"...and as to you, sir, treacherous in private friendship . . . and a hypocrite in public life, the world will be puzzled to decide whether you are an apostate or an impostor, whether you have abandoned good principles, or whether you ever had any."
"The President is nothing more than a well-meaning baboon." I went to the White House directly after tea where I found the 'original Gorilla' about as intelligent as ever. What a specimen to be at the head of our affairs now!"
The first statement was by Tom Paine about President George Washington and the second by General George McClellan concerning his commander-in-chief, President Abraham Lincoln.
I was reminded of these quotes as we approach another election and the 'negative campaigning' that seems to be a staple of such elections. Yet, what we call negative campaigning pales in comparison to the vitriolic language of the past. In fact, what we experience is downright insipid and dull.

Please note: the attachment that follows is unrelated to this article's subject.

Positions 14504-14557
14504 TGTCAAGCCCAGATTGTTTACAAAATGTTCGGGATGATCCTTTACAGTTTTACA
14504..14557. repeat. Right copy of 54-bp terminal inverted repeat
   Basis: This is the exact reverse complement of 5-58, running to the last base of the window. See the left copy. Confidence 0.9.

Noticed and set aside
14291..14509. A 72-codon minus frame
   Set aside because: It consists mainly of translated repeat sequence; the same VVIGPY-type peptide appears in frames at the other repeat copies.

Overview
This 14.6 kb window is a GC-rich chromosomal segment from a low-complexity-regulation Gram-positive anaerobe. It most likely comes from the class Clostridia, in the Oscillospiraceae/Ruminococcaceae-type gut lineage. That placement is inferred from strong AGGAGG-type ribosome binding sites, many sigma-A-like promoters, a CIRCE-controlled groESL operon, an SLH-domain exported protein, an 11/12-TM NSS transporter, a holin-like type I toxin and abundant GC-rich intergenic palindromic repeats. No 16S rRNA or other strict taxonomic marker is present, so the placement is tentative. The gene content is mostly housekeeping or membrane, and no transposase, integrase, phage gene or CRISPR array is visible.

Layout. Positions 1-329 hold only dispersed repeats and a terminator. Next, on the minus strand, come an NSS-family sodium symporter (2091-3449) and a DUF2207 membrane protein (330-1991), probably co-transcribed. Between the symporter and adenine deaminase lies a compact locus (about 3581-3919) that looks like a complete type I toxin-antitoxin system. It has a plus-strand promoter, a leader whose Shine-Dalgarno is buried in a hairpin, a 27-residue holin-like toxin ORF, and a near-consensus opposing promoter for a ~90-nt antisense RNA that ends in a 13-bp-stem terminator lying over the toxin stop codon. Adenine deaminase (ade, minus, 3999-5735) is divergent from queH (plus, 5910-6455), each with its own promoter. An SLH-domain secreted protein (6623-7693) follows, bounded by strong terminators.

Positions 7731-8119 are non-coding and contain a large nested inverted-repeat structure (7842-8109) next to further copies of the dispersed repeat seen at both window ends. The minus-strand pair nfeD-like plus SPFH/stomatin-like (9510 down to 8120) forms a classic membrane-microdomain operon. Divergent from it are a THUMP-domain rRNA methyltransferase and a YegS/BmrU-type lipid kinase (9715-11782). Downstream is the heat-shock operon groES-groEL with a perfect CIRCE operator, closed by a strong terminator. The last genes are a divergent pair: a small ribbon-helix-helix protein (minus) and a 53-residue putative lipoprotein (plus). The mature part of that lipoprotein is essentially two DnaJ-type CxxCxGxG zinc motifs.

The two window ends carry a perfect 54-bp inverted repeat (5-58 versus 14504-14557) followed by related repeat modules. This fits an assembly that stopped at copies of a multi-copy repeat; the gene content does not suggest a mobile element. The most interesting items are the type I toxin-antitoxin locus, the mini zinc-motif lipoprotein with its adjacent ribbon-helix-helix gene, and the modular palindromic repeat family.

Our own Sam Houston said about Jeff Davis, President of the Confederacy, "Yes, I know Mr. Davis. He is as ambitious as Lucifer, cold as a snake, and what he touches will not prosper" -- words that today's politician would speak about another politician at his own peril.
American political invective is such a rich lode to mine--except for the present when "good taste" overcame good name-calling. Good name-calling is not the repetitive use of profanity nor snide slander, but it delights in finding the right word and the right image to tarnish an opponent.
"His (words) leave the impression of an army of pompous phrases moving over the landscape in search of an idea. Sometimes these meandering words would actually capture a straggling thought and bear it triumphantly a prisoner in their midst until it died of servitude and overwork."
Ouch! Somebody finally got the number of this writer?
No. It was written about President Warren Harding.
--Robert H. Tucker
8 August 1999
© Robert H. Tucker, 1999.
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